Saturday, April 18, 2009

The IPL -- a traditionalist's view

Are you a traditionalist? Are you one of those (like me), who cringe when they see a crude slog across the line being applauded merrily by the crowd, just because it went for six? You may be wondering what to make of the second edition of the Indian Premier League, which is starting today...

Twenty20 has become popular because it found the magic balance between cricket and entertainment. It attracts the vast majority of cricket fans, who have grown up on 50-over cricket, and also attracts a separate set looking for quick-fix entertainment -- the likes who might otherwise spend an evening watching a Hindi movie or a couple of TV serials. T20 is not too long and can be scheduled in the evening hours, so it doesn't require the "investment" of a day off from work or school. The off-the-pitch hype and hoopla, the cheerleaders, the fireworks, the music, all that is designed to please the entertainment-seeking crowd.

Furthermore, the fact that a team has all 10 wickets to "spend" over just 20 overs alters the risk-reward equation fundamentally. This makes the game more action-packed, and games are also closer-fought (or so it seems) because the variance of scores is likely to be significantly less than in the 50-over version.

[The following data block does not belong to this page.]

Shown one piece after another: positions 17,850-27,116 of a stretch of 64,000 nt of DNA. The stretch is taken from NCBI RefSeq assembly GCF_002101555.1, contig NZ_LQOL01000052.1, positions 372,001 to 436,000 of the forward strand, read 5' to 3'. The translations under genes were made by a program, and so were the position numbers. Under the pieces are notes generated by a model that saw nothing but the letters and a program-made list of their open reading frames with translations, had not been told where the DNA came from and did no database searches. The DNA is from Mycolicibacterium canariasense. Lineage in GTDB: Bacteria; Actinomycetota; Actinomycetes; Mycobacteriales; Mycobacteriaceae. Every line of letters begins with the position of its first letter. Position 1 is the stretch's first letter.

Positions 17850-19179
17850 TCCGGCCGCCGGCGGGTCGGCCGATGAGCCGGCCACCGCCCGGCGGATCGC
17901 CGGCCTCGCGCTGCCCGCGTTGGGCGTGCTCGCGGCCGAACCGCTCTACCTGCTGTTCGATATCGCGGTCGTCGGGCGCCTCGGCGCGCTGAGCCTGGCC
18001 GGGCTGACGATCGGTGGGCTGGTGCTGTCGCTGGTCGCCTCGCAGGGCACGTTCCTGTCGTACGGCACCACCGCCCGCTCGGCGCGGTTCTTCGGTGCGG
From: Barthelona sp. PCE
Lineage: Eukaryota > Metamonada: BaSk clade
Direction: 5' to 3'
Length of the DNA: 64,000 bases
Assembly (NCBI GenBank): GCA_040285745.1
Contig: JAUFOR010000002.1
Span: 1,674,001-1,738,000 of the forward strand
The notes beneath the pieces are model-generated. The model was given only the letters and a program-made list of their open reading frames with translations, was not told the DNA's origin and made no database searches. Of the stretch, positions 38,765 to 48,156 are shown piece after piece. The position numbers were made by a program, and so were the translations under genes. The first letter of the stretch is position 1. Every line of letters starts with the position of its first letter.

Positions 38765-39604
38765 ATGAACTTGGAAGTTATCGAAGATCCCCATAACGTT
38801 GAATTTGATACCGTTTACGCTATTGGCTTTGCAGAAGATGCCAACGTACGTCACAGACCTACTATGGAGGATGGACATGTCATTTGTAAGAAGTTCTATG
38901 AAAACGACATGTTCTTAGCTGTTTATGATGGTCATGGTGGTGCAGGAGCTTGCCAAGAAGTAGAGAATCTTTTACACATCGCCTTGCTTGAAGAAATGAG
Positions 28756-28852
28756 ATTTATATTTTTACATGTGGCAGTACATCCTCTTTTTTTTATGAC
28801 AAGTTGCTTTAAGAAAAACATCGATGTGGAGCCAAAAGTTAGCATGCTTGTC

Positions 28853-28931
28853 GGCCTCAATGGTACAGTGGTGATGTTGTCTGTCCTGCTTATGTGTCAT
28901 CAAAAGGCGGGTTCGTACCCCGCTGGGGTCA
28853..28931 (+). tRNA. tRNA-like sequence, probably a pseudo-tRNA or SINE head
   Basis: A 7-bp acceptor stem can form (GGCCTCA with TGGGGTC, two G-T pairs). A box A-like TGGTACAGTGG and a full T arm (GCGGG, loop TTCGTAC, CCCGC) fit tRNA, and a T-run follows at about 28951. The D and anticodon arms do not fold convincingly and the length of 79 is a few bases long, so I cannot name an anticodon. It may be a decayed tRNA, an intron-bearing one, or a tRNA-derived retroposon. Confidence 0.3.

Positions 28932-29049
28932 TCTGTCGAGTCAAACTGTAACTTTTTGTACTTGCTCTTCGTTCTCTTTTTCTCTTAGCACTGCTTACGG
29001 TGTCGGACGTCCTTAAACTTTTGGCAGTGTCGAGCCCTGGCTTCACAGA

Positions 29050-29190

Now the IPL is all this and more. It inherits all these attributes of the T20 format, but goes well beyond that because of the nature of the team composition. The obvious thing is of course the mix of international players representing an Indian city-based team. The fact that these players are usually from different countries, and have sparred (sometimes viciously) on opposite sides, adds spice to the mix. But there's more to it. There are the "local stars" -- the well-known Indian cricketers turning out for their "home" cities. And then there are the "local unknowns". The biggest innovation of the IPL in its first season, in my opinion, was the rule that insisted on two local players being part of every playing eleven. That really helped generate a measure of curiosity in each game, and led to the discovery of players like Dhawal Kulkarni, Manpreet Gony, Swapnil Asnodkar, Ashok Dinda, etc.